"Where is the Tao?" by Derek Lin in Chuang Tzu Stories
One day, a scholar by the name of Donguozi asked Chuang Tzu: “That which we call the Tao — where is it?”
The two of them were outside, and Chuang Tzu said: “Everywhere. There is no place where the Tao isn’t.”
Donguozi didn’t quite understand this, so he asked: “Can you be more specific and point it out for me?”
Chuang Tzu looked around and saw ants crawling underfoot, so he pointed to them: “The Tao is among these ants.”
This surprised Donguozi. He asked: “Why such a lowly place?”
Chuang Tzu pointed to a blade of grass: “The Tao is in the weeds.”
This puzzled Donguozi. The ants at least could move around. You couldn’t say that about the grass! He asked: “Aren’t the weeds even more lowly than the ants?”
Chuang Tzu pointed to some discarded construction material: “See that clay tile? The Tao is in it.”
This puzzled Donguozi even more. He asked: “Why do you keep going lower and lower? At least the ants and weeds are alive. The clay tile is a dead thing!”
Chuang Tzu pointed to a pile of manure: “The Tao is in urine and defecation.”
Donguozi’s puzzlement turned into frustration. He closed his mouth and said nothing more.
This story inspires deeper thinking. On the surface, it seems like the Tao is nothing special, since it is everywhere, even in places that appear to be worthless or insignificant. Beneath the surface, what Chuang Tzu is really saying is that the Tao is all the more incredible precisely because it is everywhere. The Tao is not limited in where it can be. We can find it not only in the holiest places, but also the lowliest — and everywhere in between.
Most people divide up the world into categories and rank them against one another. To them, it makes sense that some places and things should be set aside for special treatment, while others should be cast aside to be ignored or ridiculed. Therefore, the Tao should be reserved for temples and sites of religious significance, and if the Tao is to be represented in a statue or sculpture, then it should be made of the most precious material available.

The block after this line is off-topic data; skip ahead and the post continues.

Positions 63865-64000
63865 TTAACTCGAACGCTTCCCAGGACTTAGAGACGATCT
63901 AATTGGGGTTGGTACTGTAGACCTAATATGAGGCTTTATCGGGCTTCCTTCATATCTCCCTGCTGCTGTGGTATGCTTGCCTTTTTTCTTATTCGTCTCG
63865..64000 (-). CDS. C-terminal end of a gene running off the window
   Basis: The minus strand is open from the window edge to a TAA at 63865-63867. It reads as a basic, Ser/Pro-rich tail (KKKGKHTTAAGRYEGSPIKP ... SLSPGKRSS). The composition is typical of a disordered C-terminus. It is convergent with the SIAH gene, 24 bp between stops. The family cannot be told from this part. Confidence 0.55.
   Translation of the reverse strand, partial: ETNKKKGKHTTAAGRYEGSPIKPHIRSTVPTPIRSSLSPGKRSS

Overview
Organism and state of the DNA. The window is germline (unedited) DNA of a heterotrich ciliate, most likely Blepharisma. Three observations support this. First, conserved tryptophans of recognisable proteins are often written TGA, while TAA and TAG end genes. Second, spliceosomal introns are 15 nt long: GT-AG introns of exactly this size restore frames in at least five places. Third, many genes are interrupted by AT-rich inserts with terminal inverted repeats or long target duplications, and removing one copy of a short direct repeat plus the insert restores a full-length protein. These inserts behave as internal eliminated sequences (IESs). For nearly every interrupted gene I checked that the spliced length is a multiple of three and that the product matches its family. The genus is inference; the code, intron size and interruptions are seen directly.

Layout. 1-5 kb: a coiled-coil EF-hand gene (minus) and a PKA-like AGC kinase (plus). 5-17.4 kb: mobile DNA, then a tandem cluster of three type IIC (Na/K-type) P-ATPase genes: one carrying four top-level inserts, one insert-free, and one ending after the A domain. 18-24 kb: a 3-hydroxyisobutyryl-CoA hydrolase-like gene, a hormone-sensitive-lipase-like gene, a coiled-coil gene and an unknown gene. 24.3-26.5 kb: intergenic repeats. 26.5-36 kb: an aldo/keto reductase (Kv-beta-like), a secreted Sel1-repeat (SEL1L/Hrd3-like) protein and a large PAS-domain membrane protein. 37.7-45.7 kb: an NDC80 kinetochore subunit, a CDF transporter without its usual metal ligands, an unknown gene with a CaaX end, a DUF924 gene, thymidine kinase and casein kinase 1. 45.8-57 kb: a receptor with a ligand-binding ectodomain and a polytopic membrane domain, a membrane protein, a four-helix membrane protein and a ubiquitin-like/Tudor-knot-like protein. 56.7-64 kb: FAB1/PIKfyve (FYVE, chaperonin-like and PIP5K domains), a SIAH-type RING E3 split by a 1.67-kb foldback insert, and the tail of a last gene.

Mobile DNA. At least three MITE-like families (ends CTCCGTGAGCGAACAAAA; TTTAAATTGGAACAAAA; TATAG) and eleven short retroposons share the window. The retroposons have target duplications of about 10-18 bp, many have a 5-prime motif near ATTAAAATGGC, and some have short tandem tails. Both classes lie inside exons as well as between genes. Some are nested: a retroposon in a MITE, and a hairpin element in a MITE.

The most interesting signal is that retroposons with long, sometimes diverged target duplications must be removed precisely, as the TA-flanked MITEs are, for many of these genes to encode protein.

The thinking of the sage is the complete opposite. To a sage, the entire world is one sacred creation, and everything in it comes from the same sacred source. Places and things may appear different in human perception, but all partake in the essential oneness of the totality. Everything is connected with everything else — birth is connected to death, survival is connected to elimination, living organisms are connected to inorganic objects, and so on. A flower cannot live on by itself, separate from its roots that dig deeply into the mud. Thus, when Tao cultivators appreciate the beauty of the flower, they recognize also the goodness inherent in all other parts of the plant, and the soil that gives it life. Everything about the flower, not just its petals, has its own special beauty.
Today, the sage’s way of perceiving the world is still not widely understood. We may be far more technically advanced than the people of ancient China, but we haven’t advanced much at all in terms of our essential nature. Thus, it is very common that when people refer to the divine, they look up or point up to the sky, or they talk about “the man upstairs.”
Tao cultivators know the truth that transcends the mundane mind. The divine is not just up in the sky; it is also all around us and below us. It is inside and outside of us; it extends in every direction. God is not a man, and lives not just upstairs, but also downstairs and in every room simultaneously. The divine manifests not just in every nook and cranny inside the house, but also everywhere outside the house. To look only to the heavens is to limit that which cannot be limited in the first place.
The end of the story depicted the dramatic difference that the Tao can make in one’s life. People who do not understand the Tao fail to see anything special in everyday things, unless they are highly valued in terms of material wealth. The focus and pursuit of such values never leads to happiness, and that is why they are often beset with annoyance and frustration.
You do not need to think as they do. When you understand the Tao, you become more like Chuang Tzu. You see the Tao everywhere, so you can experience the exquisite essence of existence. You do not need to search anywhere for the Tao, since it is right in front of you no matter where you turn. You live each day surrounded by the mystery and miracle of life itself. This is why you are often smiling — your smile comes from the joy within, and from your appreciation for the incredible beauty of it all.
Chuang Tzu Stories
Derek Lin is an award-winning, bestselling author in the Tao genre. He was born in Taiwan and grew up with native fluency in both Chinese and English. His background lets him convey Eastern teachings to Western readers in a way that is clear, simple and authentic.